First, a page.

Decide how far apart you’d like to set the fence posts. Typically, fence posts are spaced between six and eight feet apart. The corner posts are set first. To align all of the posts in between, stretch a line from each corner post to work as your guide. Mark the exact position where you’d like each post hole dug.
When setting the fence posts, make sure about 1/3 of each post is buried in the ground. This helps the posts endure heavy weight and high winds. To dig the post holes, use a post hole digger. For the section of the wooden posts that will be buried in the ground, use a wood preservative to protect the wood from rotting and breaking down over time.
Place two to three shovel scoops of gravel at the bottom of each post hole before placing the post into position. Use a level to make sure the post is plumb. After the posts are properly aligned, brace each post with stakes. With the posts aligned, fill the hole with dir, tamping the ground at the post base to pack the dirt. Be careful not to disturb the post alignment during the tamping process.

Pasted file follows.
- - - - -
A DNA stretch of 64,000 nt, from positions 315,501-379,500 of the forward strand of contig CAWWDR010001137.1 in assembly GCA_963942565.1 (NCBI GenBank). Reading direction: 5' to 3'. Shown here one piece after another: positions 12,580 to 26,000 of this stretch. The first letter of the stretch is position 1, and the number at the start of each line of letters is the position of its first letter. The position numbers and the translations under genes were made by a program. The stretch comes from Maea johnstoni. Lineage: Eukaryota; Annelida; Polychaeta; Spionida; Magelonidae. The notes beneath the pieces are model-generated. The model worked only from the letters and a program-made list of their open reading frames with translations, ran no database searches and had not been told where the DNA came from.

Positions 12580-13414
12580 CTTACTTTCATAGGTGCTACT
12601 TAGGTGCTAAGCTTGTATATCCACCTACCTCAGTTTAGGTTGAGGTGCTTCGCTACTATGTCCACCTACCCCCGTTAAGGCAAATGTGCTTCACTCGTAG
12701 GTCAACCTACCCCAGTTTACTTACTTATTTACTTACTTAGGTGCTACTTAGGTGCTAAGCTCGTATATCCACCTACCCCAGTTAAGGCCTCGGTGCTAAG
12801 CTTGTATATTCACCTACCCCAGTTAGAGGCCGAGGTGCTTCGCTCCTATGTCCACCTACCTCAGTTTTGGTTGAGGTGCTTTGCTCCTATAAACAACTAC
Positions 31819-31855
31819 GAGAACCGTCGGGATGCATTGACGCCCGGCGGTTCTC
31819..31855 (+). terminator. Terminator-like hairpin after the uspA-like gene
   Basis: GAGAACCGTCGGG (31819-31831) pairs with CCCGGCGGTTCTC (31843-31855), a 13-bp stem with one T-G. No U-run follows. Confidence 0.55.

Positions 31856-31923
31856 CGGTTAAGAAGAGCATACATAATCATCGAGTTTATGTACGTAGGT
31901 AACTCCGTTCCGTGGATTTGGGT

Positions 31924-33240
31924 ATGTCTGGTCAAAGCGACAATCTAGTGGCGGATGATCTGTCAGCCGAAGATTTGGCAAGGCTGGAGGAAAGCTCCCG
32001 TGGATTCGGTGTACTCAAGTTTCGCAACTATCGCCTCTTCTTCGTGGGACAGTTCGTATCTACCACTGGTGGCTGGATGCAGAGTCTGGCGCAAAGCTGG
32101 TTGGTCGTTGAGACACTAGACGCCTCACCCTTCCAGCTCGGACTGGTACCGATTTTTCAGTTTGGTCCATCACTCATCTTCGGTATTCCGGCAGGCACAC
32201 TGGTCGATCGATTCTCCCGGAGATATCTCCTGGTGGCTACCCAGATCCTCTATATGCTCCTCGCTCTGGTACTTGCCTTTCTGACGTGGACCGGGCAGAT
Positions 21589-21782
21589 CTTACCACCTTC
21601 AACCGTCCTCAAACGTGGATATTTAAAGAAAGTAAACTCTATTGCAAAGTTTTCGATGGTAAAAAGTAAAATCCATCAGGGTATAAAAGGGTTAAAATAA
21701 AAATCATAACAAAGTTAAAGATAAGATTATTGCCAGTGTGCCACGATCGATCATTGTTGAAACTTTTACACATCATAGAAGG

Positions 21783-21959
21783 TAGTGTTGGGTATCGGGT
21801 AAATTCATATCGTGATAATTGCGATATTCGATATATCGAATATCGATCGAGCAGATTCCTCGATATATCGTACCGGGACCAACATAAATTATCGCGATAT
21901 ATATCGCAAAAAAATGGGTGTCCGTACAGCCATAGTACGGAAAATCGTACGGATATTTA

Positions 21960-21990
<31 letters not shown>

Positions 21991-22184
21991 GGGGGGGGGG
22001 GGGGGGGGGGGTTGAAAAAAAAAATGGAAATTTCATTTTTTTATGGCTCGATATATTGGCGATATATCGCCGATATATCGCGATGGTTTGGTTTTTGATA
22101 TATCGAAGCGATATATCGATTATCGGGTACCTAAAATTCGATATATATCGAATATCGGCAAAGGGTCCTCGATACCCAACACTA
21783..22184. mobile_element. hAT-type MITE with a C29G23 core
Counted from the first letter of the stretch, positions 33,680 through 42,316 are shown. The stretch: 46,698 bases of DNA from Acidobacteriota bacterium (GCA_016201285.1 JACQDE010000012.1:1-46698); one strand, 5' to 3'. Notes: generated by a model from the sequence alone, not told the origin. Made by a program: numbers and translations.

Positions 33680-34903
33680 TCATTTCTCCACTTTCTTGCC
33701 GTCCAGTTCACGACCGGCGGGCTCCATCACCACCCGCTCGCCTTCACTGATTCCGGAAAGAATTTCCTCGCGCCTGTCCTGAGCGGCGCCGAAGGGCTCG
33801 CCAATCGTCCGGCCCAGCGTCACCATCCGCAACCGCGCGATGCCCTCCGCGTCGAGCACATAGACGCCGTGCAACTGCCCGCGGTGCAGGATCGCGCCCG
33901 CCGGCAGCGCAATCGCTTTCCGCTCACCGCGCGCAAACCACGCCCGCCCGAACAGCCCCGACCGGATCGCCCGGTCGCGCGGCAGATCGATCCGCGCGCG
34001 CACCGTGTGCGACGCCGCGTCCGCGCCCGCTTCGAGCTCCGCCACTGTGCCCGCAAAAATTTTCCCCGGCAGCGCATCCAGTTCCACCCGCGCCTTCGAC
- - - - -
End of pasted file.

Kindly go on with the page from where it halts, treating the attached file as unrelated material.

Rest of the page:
Install a bottom and top rail to attach to the fence posts. In this project, we used a "butt joint" to secure the rail to the body of the post rather than the top of the post. A "butt joint" is a basic wood joint where the ends of the rails are aligned, placed together and then secured. Be sure to measure that the top and bottom rails are perfectly aligned.
In this project, we installed a simple board fence. This style allows those sitting inside the patio area to see a seamless, vertical look. At one of the fence post corners, fix the first board. Use a plumb level to ensure the board is vertical and nail it into place. At another fence post corner, fix another board into place. Place a string line to the top of both boards. Place another board against the first board. Nail it into place and repeat this action until all boards are installed. Every 10th board or so, check to be sure they are plumb and adjust accordingly.